Developing an acoustic discharge measurement technique for hydroelectric performance testing

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Gawne, Kevin D.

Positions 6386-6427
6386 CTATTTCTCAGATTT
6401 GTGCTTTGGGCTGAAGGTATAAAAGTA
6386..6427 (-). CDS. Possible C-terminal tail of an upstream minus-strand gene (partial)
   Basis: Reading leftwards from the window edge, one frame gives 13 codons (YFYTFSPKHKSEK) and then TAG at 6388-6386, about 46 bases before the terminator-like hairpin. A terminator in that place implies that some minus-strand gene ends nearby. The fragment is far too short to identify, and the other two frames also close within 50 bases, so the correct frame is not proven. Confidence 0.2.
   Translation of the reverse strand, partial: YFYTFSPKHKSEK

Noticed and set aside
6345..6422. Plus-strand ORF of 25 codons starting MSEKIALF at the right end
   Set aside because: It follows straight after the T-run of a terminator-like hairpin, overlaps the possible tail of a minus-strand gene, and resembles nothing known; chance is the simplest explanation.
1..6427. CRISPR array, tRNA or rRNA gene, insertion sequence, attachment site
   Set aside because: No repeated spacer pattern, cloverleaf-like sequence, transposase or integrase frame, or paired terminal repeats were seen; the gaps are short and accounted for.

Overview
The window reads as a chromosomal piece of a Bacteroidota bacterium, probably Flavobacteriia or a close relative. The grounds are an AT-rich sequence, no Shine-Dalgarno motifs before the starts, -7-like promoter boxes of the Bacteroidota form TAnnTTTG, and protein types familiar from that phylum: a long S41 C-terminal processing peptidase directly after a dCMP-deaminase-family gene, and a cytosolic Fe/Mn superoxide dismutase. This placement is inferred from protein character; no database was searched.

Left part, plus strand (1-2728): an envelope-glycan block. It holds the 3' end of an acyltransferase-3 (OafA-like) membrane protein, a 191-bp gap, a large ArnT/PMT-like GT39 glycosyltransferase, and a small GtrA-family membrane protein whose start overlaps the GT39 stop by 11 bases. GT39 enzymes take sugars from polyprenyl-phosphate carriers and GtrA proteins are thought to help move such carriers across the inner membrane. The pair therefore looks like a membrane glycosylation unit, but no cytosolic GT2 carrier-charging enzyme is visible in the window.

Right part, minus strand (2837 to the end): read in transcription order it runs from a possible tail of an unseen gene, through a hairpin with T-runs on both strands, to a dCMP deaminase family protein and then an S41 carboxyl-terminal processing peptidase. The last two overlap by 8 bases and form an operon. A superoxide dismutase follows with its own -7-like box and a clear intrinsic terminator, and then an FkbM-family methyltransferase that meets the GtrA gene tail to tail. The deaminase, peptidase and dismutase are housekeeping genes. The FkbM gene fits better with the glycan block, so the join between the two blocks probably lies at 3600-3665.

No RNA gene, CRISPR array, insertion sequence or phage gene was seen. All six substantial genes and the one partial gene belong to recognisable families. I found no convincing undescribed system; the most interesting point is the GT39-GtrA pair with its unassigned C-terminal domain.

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The efficient operation of hydroelectric generating plants requires an accurate definition of the performance relationships of each turbine/generator unit. Of the information obtained by performance testing, discharge is the most difficult to measure accurately. It is envisioned that acoustic transit-time velocity measurement technology can be applied at low-head plants to obtain more accurate discharge measurements over current practices. The technique proposed herein involves continuously traversing a number of acoustic paths, each providing a chordal average velocity measurement, across the turbine intake to obtain a complete integration of the complex velocity profile typical of low-head hydroelectric plant conditions. Hydraulic laboratory testing of a single acoustic cell is the focus of this study. The acoustic cell was traversed across a laboratory intake structure to measure discharge; this measurement was compared to known laboratory flowrate to assess the accuracy and repeatability of the proposeddischarge measurement technique. Various continuous sampling strategies (i.e., traverse rates) and discrete sampling strategies (Gauss-Legendre positioning) are evaluated. A number of flow perturbances were also added to the intake structure to evaluate the technique in complex flow conditions. Based on the results described herein, it is concluded that the proposed continuous traversing technique can provide efficient, accurate and repeatable discharge measurements under complex flow conditions relative to discrete sampling techniques. In disturbed flow conditions, testing revealed that discrete sampling strategies were subject to considerable systematic integration error. Further laboratory testing of a multiple cell system is recommended because of the promising results obtained from this study. Also, two key recommendations pertaining to field testing of low-head plants are made: (1) low order discrete sampling techniques should not be practiced; and (2) careful consideration should be devoted to the geometry of the acoustic paths as conflicting effects on accuracy are dependent on the acoustic path lengths and path angles employed.